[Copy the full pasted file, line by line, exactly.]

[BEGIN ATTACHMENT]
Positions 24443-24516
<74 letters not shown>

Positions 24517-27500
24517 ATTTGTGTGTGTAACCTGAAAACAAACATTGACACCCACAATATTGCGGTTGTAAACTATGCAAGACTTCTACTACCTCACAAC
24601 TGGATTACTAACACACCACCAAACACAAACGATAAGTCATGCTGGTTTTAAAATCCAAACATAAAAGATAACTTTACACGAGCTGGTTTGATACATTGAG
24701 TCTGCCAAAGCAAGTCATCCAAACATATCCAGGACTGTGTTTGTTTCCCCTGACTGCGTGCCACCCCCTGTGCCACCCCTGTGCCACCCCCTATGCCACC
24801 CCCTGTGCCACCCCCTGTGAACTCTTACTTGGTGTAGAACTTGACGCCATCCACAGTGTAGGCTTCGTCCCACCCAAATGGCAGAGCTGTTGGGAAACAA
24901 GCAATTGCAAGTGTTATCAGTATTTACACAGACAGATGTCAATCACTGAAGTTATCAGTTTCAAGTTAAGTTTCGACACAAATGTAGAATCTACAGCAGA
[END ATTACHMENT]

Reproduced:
Positions 24443-24516
<74 letters not shown>

Positions 24517-27500
24517 ATTTGTGTGTGTAACCTGAAAACAAACATTGACACCCACAATATTGCGGTTGTAAACTATGCAAGACTTCTACTACCTCACAAC
24601 TGGATTACTAACACACCACCAAACACAAACGATAAGTCATGCTGGTTTTAAAATCCAAACATAAAAGATAACTTTACACGAGCTGGTTTGATACATTGAG
24701 TCTGCCAAAGCAAGTCATCCAAACATATCCAGGACTGTGTTTGTTTCCCCTGACTGCGTGCCACCCCCTGTGCCACCCCTGTGCCACCCCCTATGCCACC
24801 CCCTGTGCCACCCCCTGTGAACTCTTACTTGGTGTAGAACTTGACGCCATCCACAGTGTAGGCTTCGTCCCACCCAAATGGCAGAGCTGTTGGGAAACAA
24901 GCAATTGCAAGTGTTATCAGTATTTACACAGACAGATGTCAATCACTGAAGTTATCAGTTTCAAGTTAAGTTTCGACACAAATGTAGAATCTACAGCAGA